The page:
Shocking footage of Chinese officials tearing down crosses from a church during a raid in Henan Province has been captured by a priest as persecution of Christians in the country continues to escalate.
According to persecution watchdog, International Christian Concern, the incident occurred in Shangqiu Catholic Church South Cathedral on Friday. According to the report, clergy first alerted police when an unidentified group stormed into the church and shut down the electrical power. However, when police arrived, they took the priests away, confiscated their cell phones, and barred them and the nuns from entering or leaving the site.
A video of the incident was captured by Father Francis Liu, who uploaded the footage to Twitter on Friday. The video shows a large crane removing a large rooftop cross from the stately cathedral.
ICC notes that the cross removal was particularly heinous because Shangqiu Catholic Church South Cathedral is sanctioned by the government and was accredited as a "Major Historical and Cultural Site Protected at the National Level" in 2002.
In 2013, the State Administration of Religious Affairs also recognized the church as one of the "Nationwide Harmony-Creating Religious Venues." It was built by Spanish Augustinian missionary Francis-Xavier Ochoa OESA in 1924 and is now attended by thousands.
Hebei Priest Yang Jianwei said on Sunday that authorities came back later and replaced some of the crosses with smaller ones.
"They claim that the local authorities had a misunderstanding so they put the crosses back!" a source familiar with the incident told ICC.
Still, ICC says the incident is just one more example of China's increasing censorship of Christianity.
Regional Manager Gina Goh said, "As President Xi Jiping moves to become China's leader for life, religious liberty continues to erode. The crackdown on churches used to be targeted mostly at underground communities, but we are now seeing increasing assaults and harassment on state-sanctioned churches as well. Please pray for the Church in China to persevere despite growing persecution."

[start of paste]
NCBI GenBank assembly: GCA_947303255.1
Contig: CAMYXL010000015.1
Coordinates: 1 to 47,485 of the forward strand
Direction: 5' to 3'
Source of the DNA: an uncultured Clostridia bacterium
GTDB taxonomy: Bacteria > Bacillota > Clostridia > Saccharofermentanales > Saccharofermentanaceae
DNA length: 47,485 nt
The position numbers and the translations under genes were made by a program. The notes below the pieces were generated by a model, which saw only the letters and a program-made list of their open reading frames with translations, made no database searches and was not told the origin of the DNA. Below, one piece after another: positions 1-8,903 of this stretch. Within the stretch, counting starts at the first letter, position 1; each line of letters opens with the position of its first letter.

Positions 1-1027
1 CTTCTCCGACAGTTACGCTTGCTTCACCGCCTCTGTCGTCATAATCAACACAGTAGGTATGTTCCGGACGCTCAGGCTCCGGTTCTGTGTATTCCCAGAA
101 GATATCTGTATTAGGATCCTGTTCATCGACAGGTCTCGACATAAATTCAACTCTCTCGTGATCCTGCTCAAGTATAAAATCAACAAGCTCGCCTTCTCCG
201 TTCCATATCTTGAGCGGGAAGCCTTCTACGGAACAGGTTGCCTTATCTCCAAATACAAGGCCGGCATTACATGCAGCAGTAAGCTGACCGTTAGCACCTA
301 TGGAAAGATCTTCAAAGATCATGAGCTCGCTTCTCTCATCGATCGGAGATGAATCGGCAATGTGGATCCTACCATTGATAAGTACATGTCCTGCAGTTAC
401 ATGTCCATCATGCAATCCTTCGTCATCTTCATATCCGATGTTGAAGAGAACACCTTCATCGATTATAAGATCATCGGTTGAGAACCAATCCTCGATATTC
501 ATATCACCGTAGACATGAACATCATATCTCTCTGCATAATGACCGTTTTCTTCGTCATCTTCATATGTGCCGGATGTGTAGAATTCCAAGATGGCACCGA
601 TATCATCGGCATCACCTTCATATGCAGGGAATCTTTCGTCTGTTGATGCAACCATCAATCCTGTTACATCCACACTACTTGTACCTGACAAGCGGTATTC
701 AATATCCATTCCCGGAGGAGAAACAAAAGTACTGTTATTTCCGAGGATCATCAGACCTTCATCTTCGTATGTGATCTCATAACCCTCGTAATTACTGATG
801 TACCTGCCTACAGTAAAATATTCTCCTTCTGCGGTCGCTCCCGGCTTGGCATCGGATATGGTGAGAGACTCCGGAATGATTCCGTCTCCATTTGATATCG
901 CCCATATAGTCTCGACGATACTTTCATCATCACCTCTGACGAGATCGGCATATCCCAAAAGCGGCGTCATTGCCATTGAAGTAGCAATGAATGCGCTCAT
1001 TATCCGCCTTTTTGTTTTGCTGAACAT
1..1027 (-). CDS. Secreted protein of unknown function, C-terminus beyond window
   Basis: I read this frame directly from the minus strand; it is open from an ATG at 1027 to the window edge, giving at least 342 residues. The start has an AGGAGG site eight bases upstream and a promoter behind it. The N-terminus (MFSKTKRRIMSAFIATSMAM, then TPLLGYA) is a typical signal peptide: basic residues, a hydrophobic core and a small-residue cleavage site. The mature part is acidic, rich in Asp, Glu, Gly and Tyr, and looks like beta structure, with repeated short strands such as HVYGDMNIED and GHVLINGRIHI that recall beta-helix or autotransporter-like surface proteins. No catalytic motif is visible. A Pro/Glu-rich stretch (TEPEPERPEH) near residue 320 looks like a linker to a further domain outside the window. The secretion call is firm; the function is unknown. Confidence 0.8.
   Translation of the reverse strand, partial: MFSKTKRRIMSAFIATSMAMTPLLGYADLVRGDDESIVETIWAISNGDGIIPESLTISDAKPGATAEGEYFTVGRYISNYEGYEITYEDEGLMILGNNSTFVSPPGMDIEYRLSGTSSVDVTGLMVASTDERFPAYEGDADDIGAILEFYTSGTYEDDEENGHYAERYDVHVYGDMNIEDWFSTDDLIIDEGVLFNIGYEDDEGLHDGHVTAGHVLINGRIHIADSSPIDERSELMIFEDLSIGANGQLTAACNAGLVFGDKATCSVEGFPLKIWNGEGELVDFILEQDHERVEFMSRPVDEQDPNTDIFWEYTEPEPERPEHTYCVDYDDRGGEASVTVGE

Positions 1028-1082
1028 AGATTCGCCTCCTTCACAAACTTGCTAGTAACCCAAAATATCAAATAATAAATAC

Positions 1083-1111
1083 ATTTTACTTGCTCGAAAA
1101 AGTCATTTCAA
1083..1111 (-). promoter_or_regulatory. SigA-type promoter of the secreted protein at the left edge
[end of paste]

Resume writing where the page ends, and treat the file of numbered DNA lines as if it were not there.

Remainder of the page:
In 2014, the government launched a campaign in Wenzhou to demolish "illegal" churches and tear down crosses. During the "beautification" campaign, as many as 360 crosses were removed from places of worship.
Hundreds of Christians, including pastors, lawyers, and activists, have been arrested for speaking out against the ongoing persecution, and many of them are still detained. Human rights attorneys who provide legal support to churches in China have also been subjected to police brutality and coerced into confessing on television that they have disturbed the peace, and jeopardized national security.
Because of this, the country is ranked 43rd on Open Door USA's World Watch List of countries where Christians face the most persecution. Still, there are now around 30 million Christians in China, while independent estimates suggest the number is about 60 million, most of whom are Protestants.